The scope, intricacy, and complicated language rendered the study of Talmud a formidable undertaking, requiring a master and the dialectics of associates. Without a yeshivah, headed by a venerable rosh yeshivah (dean), it would have been impossible to transmit the essence of Judaism's teachings from generation to generation.

Yeshivot existed in the communities of the Diaspora for many centuries. Whether in Babylonia, North Africa, Spain, France, Germany, Lithuania, Russia, Poland, Hungary, or America, all studied the same subject-Talmud. No matter what language the students spoke, and regardless of local customs and mores, the text remained the same.

In Europe, prior to the nineteenth century, each Jewish community had many students of the Talmud in local synagogues, where the rabbi or other local scholars could be consulted. Many famous rabbis would secure pledges from the community to set up and support yeshivot. The rabbi would serve in the dual capacity of spiritual leader and rosh yeshivah.

Around 1800, the local yeshivah was gradually replaced by larger, universal types of yeshivot. In the years from 1803 to 1807, two famous yeshivot were created. One academy in Volozhin, White Russia, was founded by Rabbi Chaim of Volozhin, the chief disciple of the Vilna Gaon. The second school was established in Pressburg, Hungary (Slovakia) and was headed by Rabbi Moshe Sofer, the illustrious "Hatam Sofer."8

In each yeshivah, the rosh yeshivah established its philosophy and curriculum priorities. Each yeshivah had its own style of instruction. Some stressed the analytical approach, with the student concentrating on the text; others emphasized the dialectic method, in which the student explored wide-ranging topics, seeking analogies, distinctions, contradictions, and underlying general principles. The rosh yeshivah's regularly scheduled lectures sparked student eflections and further research. Students were expected to adhere to a rigorous schedule of study lasting from early morning to late night. Moreover, they were expected to discuss with the rosh yeshivah their ideas, insights, and questions.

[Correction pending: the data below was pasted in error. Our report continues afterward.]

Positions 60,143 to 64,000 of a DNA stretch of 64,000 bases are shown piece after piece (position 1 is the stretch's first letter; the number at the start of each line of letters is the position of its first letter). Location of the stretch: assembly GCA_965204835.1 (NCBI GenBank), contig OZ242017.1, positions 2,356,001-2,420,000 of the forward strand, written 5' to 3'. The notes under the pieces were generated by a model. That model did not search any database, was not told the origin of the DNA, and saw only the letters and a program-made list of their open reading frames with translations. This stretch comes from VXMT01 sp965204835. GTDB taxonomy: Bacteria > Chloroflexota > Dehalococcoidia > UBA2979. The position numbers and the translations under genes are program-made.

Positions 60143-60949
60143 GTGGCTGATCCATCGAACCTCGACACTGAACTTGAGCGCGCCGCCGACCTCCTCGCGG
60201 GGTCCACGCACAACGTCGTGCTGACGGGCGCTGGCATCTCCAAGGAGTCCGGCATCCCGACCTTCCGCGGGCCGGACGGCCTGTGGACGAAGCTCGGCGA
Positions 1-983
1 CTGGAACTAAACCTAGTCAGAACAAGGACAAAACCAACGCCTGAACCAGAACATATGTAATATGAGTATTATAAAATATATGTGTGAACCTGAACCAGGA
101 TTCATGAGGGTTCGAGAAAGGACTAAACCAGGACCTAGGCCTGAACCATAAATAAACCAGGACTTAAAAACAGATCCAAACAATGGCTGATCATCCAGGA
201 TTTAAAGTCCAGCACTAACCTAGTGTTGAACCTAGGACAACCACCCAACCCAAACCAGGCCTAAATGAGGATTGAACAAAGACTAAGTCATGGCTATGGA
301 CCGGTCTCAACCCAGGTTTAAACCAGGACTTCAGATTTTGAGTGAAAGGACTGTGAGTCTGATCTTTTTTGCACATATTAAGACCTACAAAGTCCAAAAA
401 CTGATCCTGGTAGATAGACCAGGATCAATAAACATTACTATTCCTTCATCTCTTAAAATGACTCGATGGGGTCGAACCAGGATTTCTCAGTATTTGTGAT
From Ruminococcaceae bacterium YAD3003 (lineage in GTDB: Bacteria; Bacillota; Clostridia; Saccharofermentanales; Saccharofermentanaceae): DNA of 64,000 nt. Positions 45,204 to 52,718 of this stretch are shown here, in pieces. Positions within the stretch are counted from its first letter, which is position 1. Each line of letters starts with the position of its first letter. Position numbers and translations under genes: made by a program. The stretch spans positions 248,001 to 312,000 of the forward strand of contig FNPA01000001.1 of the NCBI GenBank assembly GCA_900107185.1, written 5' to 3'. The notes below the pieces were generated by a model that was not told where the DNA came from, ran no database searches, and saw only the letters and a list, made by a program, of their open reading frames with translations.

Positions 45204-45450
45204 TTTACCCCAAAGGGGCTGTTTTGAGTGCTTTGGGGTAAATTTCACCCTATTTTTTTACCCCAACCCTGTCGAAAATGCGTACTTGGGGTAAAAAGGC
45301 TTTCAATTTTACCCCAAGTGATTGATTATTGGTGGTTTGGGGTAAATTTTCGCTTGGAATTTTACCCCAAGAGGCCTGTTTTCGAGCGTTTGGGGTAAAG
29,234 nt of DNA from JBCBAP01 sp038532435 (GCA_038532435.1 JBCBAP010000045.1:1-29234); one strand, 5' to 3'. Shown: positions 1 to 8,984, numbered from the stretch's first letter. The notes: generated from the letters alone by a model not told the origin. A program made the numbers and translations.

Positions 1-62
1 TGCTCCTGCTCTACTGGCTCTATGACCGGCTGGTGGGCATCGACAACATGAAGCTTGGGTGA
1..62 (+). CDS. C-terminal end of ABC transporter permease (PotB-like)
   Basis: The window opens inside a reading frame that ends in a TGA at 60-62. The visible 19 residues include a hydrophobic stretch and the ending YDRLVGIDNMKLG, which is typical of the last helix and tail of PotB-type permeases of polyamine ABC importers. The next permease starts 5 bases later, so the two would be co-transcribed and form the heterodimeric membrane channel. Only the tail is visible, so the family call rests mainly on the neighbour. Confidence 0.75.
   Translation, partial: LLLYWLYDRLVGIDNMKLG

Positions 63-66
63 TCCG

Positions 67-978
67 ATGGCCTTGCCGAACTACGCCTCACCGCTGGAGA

In the Lithuanian yeshivot, which came under the influence of Rabbi Yisroel Lipkin-Salanter (1810-1833) and his disciples, the curriculum also included the study of musar. Musar, the Hebrew word for ethics, is a comprehensive term with a complex etymological structure. It is related to several roots and has a number of meanings and connotations. Musar refers to chastisement, reproof, admonition, exhortation, instruction, prohibition, transmission, discipline, politeness, and proper conduct.9

The religious ethic espoused by musar, especially as developed by Rabbi Yisroel Lipkin -Salanter,10 was an all-embracing morality which recognized no distinction between moral law and statutory law. Morality and law were one.

Salanter developed the theory that the inconsistency between knowledge and belief, on the one hand, and conduct on the other, was caused, in part at least, by the formal study of ethics as if it were mere subject matter. To make ethics a decisive factor in human affairs, Salanter introduced a system of studying musar with ecstasy and employing unique methods of self-analysis and group analysis.